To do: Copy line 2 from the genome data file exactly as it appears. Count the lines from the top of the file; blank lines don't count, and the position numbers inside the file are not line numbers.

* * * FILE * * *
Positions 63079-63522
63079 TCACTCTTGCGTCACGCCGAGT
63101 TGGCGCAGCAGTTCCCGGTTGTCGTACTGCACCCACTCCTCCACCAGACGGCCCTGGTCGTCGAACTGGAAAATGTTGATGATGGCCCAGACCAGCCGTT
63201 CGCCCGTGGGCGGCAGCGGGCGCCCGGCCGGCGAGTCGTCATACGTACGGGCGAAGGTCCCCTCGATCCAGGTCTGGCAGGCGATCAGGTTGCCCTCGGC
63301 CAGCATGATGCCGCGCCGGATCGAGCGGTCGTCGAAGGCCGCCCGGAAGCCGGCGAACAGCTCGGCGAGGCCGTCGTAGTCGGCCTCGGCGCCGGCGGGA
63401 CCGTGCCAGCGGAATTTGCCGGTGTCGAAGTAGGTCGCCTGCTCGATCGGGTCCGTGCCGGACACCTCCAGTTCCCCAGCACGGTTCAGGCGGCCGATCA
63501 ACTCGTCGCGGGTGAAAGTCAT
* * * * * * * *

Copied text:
63079 TCACTCTTGCGTCACGCCGAGT